A sequel to Divinity: Original Sin, DIVINITY: ORIGINAL SIN II -- DEFINITIVE EDITION sends players back to the land of Rivellon, centuries after the first game, in a time when magical Source power is outlawed. The player's character -- who can be created from scratch or chosen from a group of premade heroes with backstories and specific interests and goals -- is a Sourcerer, a wielder of such power. The game begins with him or her aboard a prison ship on its way to an island where such people are supposedly "cured" of their abilities. The story plays out according to players' actions, with decisions in dialogue and combat determining their relationships with various characters, and opening and closing quests -- even setting up the final conflict and how the campaign eventually resolves. Combat is tactical, with players and enemies taking turns attacking each other and using a variety of elemental spells to interact with the environment. As players explore the world, they'll find secrets, solve puzzles and riddles, and gradually level up and equip their heroes with better weapons and gear. The campaign can be played and completed either by a single player or a group of up to four players working cooperatively. An additional creative mode allows aspiring game makers to sculpt and share campaigns of their own. The Definitive Edition also packs wide ranging updates, including thousands of tweaks and adjustments to gameplay, two-player split screen co-op play, a new tutorial, four new Arena stages, a new difficulty mode, and more.

Is it any good?

Larian Studios' sequel in the land of Rivellon was a knockout, but this revamped take on the role-playing game (RPG) elevated the adventure to a gaming classic. Divinity: Original Sin II -- Definitive Edition takes note of the mistakes and rough edges of 2017's title, and polishes them into a title that any adventure fan needs to play. See, the original Divinity: Original Sin was an ambitious effort to provide modern freedom within a classical fantasy role-playing game framework, but it suffered stability problems at launch and its production values couldn't quite match its inspiration. The Definitive Edition solves these issues with an auto-save system to bypass stability issues, overhauls of virtually every game mechanic down to the opening tutorial, and doubles down on the series' original promise of player freedom. Everything done in the game involves choice, from what you decide to do and where you decide to explore to how you go about handling situations, solving problems, and clearing puzzles. All of your actions come with consequences, some of which could even result in key characters parting ways. Players who speed their way through dialogue trees do so at their own peril.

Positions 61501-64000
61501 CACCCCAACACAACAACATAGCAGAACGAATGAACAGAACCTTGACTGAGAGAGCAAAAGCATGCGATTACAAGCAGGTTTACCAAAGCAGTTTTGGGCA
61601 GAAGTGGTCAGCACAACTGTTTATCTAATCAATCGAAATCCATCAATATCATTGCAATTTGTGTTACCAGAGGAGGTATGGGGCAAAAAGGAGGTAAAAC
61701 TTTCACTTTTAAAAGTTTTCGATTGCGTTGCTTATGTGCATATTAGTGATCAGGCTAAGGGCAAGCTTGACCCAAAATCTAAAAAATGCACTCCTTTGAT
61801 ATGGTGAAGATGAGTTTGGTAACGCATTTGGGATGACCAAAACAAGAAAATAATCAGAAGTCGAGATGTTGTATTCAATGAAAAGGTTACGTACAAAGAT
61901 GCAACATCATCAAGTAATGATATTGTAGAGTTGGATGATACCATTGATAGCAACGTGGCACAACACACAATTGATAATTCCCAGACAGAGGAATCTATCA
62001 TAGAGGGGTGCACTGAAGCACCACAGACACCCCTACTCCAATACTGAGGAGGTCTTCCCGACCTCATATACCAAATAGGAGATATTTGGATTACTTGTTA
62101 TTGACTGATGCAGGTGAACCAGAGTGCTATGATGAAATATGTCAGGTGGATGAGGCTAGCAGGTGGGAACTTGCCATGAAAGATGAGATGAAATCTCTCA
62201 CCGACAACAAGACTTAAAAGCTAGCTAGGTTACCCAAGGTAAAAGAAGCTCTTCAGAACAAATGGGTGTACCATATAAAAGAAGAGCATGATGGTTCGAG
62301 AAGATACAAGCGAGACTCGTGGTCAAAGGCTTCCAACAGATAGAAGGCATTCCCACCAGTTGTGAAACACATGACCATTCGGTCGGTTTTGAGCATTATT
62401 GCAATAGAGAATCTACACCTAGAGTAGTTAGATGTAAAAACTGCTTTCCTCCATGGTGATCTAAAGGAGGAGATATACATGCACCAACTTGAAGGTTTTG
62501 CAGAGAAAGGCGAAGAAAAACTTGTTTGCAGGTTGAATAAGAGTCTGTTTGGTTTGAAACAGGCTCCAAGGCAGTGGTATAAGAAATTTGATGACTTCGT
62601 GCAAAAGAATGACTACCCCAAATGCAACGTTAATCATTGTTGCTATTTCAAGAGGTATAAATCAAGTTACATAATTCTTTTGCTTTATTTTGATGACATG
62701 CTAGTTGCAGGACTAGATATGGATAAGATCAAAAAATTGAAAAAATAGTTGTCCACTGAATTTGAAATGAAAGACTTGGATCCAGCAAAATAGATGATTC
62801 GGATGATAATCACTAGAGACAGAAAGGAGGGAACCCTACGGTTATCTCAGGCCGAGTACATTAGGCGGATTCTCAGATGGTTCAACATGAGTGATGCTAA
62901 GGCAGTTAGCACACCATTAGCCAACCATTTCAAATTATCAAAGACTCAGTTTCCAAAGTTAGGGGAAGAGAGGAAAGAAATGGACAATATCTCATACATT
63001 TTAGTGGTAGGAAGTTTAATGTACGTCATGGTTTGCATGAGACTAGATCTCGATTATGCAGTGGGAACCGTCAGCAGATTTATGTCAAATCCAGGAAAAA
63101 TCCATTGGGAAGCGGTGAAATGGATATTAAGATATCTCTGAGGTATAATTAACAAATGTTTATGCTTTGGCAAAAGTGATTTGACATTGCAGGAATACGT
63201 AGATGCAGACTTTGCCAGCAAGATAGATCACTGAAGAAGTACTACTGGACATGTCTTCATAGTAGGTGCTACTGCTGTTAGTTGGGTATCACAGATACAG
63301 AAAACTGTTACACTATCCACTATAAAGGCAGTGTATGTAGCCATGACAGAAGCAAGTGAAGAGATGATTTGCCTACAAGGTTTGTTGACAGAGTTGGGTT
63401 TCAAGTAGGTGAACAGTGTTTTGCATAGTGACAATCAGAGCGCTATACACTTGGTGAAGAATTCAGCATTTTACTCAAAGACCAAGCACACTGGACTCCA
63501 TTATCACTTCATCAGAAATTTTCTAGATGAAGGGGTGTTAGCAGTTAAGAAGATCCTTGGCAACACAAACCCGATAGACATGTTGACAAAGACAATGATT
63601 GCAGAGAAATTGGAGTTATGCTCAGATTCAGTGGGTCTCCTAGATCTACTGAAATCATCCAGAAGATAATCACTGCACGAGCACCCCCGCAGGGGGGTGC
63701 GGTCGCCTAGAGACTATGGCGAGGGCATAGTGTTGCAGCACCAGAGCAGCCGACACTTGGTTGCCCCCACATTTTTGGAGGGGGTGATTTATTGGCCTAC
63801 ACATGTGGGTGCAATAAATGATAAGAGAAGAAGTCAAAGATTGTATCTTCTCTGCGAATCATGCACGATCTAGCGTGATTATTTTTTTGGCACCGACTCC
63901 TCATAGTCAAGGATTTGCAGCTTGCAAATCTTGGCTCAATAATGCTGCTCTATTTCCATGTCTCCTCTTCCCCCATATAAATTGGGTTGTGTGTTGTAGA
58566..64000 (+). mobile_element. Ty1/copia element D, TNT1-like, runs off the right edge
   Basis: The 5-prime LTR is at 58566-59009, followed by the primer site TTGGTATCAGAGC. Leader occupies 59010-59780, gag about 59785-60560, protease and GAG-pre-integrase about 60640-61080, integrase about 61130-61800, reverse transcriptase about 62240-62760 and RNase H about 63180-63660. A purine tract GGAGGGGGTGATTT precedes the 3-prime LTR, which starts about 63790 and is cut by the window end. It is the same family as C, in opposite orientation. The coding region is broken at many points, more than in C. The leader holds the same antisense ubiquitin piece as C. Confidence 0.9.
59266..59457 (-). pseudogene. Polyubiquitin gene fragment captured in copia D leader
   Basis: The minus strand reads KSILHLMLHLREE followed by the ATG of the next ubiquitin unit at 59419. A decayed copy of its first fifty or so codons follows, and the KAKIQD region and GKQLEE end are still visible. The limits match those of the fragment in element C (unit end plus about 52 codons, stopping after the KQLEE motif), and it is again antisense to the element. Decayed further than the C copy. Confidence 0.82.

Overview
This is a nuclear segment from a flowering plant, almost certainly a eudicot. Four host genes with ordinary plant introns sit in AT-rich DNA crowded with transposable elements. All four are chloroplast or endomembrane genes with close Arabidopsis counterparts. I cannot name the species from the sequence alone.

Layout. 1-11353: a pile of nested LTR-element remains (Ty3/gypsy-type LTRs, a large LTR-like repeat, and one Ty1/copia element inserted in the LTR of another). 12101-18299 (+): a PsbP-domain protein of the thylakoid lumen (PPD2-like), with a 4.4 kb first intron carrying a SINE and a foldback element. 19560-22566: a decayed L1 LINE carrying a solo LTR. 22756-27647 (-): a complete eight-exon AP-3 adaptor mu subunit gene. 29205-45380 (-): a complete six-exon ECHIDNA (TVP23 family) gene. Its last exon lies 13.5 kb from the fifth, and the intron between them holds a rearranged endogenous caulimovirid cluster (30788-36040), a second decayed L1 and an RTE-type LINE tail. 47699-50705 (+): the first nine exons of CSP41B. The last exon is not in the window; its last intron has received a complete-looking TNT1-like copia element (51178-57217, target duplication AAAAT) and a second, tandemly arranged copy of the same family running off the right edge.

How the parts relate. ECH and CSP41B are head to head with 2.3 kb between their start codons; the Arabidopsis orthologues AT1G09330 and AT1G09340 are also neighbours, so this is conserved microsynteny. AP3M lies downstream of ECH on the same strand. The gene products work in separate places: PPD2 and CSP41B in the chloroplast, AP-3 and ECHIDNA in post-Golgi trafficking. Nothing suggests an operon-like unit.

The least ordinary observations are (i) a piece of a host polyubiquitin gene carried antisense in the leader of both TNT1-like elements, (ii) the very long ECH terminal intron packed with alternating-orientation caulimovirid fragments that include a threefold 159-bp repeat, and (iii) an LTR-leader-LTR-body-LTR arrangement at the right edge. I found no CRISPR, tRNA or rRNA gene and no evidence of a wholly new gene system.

The action is a match for the strong, character-driven storytelling. Efficiency in combat -- not to mention the keys to certain puzzles and environment exploration -- often hinge on the player's understanding of how elemental magic works. Players who take the time to analyze situations will be able to, say, take advantage of a pool of rain to electrocute enemies, or use a barrel of water to douse a wall of fire blocking a critical path. Everything requires thought and planning, almost to such an extent that it's as though the developers went out of their way to disprove the old adage that declares video games "mindless." Thanks to additional tweaks in the Definitive Edition, other items like smarter inventory management, cleaner journal entries, and even adjusting the balance of combat makes gameplay more enjoyable and engaging. Simply put -- if you like adventure or RPGs in any way, you owe it to yourself to get Divinity: Original Sin II -- Definitive Edition.

Talk to your kids about ...

  • Families can talk about screen time. How does your family deal with very long games like this one, which can't be easily parceled into manageable play sessions based on missions or quests of predictable length?

  • Is the violence in games like Divinity: Original Sin II -- Definitive Edition affected by the frequent blood and gore shown during battle? Does the top down perspective limit the impact of the gory visuals? Would the game have the same impact if it wasn't as bloody?

  • Do you prefer to play as a traditional hero doing good deeds, or explore the darker side of morality when you're playing games? Why?